Nope, they distinguish between condenser and diffusion, and recommend a lower CI for condenser. I was referring to CI, and forgot the values differ a little.miha wrote:As you are very well aware of, Contrast Index (CI) is not gamma.Ornello wrote:No, it isn't. Kodak recommends CI of 0.42 for condenser or 0.55 for diffusion. I think those values are too high by one-half to one grade.
Kodak recommends CI of 0.56 in every tech sheet for their various B&W films.
http://www.kodak.com/global/en/professi ... /f4043.pdf
These starting-point recommendations are intended to produce negatives with a contrast appropriate for printing with a diffusion enlarger. To print negatives with a condenser enlarger, you may need to adjust the contrast by reducing your development time; see “Adjusting Film Contrast.” Tank development times shorter than 5 minutes may produce unsatisfactory uniformity."
"Note: These tables apply to negatives you will print with a diffusion enlarger. If you use a condenser enlarger, shift your selection one column to the left.."
http://www.kodak.com/global/plugins/acr ... /z-133.pdf
"0.58 is the contrast-index aim for printing negatives with a diffusion enlarger; use 0.43 if you will print negatives with a condenser enlarger."
I suggest those aim-point values be lower yet, based on the need for optimum results for 35mm film. If you reduce development even more and print on grade 3, you get better results. How do I know this? I experimented and compared the results.
There has been considerable erosion of once-commonplace photographic knowledge. When I refer to a book or manufacturer web site, it is not because I just learned this yesterday, or that I have not tested it myself. It simply is a means of making available to many that knowledge which has been available in the past but has forgotten or ignored.
These values of CI that Kodak has recommended for diffusion and condenser are of quite long standing. They are not news. It is unfortunate that many people have in fact never heard of them. That is why I presented them in this thread. Some would argue that the values are wrong or irrelevant. To this I would simply reply that the values are averages, and that as such, slight deviations from them are perfectly permissible. But if someone claims that a CI of 0,75 is the best for 35mm film with a condenser enlarger (and I am sure someone out there will make such a claim), I would have to say that this represents enough of a deviation to be an 'error', not an aesthetic choice.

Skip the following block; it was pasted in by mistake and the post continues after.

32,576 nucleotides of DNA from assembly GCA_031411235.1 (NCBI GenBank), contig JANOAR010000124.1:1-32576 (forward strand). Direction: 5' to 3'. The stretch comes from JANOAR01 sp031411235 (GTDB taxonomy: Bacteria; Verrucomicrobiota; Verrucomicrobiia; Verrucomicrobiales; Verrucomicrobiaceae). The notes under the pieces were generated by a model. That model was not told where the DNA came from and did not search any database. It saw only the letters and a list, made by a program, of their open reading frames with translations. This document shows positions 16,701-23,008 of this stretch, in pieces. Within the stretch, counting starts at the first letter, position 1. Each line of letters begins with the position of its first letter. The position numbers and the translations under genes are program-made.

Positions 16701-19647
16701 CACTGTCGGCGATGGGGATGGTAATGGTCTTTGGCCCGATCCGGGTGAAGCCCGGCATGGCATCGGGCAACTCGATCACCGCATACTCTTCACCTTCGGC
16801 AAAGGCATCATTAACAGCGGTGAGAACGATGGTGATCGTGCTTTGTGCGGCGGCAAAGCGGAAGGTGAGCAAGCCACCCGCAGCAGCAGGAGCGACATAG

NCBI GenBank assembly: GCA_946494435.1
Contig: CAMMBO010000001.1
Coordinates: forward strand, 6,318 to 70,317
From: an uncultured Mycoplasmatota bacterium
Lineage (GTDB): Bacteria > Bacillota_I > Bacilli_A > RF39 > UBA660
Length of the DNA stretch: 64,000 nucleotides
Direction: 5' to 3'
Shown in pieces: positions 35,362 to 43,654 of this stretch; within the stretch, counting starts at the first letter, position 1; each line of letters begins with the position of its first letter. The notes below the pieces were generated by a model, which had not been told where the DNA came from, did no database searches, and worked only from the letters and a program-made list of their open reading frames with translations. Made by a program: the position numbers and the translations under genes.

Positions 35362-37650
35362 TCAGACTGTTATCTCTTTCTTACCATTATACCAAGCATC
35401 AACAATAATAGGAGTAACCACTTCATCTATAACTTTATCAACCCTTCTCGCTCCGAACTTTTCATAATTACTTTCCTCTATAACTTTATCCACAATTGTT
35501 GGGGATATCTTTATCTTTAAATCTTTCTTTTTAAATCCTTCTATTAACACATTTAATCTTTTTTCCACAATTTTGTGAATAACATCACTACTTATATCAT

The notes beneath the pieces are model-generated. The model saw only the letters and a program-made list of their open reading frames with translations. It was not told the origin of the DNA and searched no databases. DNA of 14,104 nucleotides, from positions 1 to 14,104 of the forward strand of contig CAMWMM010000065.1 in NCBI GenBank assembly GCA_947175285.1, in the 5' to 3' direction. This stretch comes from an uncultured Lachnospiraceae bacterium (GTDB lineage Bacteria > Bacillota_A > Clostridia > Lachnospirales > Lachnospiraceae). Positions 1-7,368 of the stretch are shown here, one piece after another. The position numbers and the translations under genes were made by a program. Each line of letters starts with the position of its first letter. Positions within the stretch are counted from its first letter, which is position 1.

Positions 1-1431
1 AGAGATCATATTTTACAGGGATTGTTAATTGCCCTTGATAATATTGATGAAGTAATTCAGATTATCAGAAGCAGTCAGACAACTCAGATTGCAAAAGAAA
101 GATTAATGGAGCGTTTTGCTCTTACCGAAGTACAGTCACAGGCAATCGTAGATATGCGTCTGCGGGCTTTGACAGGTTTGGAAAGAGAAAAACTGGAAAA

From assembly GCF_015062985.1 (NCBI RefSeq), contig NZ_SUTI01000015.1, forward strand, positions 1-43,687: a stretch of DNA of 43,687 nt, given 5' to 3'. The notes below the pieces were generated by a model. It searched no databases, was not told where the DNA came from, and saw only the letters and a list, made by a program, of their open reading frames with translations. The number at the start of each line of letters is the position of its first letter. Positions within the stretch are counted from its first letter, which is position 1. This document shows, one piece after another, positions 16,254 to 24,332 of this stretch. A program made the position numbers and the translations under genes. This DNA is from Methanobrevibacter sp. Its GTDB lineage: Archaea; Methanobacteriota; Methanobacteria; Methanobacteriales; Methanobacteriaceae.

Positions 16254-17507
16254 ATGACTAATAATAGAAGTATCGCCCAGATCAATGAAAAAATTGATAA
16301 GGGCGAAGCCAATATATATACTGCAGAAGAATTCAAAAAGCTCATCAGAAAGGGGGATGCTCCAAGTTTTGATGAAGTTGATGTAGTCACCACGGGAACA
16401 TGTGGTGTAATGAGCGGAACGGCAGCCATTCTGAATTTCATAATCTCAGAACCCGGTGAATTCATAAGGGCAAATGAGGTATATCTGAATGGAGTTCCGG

'Aberrant' practices have become much more popular than before, due to the fact that many more students take classes in photography than in past, and this has created an atmosphere of confusion, as one student tells another this or that 'tip'. It is possible to develop one's film any number of ways, and print it any number of ways, and get some kind of results that may please someone. What standards serve to do it provide a reference point, so that the aberrant does not become the norm.
It is possible to establish, through trial and error, the validity of these recommended CI values. Since most of us have better things to do with our time, the amount of testing we perform has to be relevant. Since the time when I was much more involved in B&W photography, new emulsions and developers have made their appearance, and others available for a number of years never found their way into my work, simply because I was not motivated to experiment. I was also using Kodachrome almost exclusively for the last 10 years or so, and avoiding B&W.
Thus, recently, I have begun a series of tests on these new or unfamiliar B&W products, to bring myself up to date with them.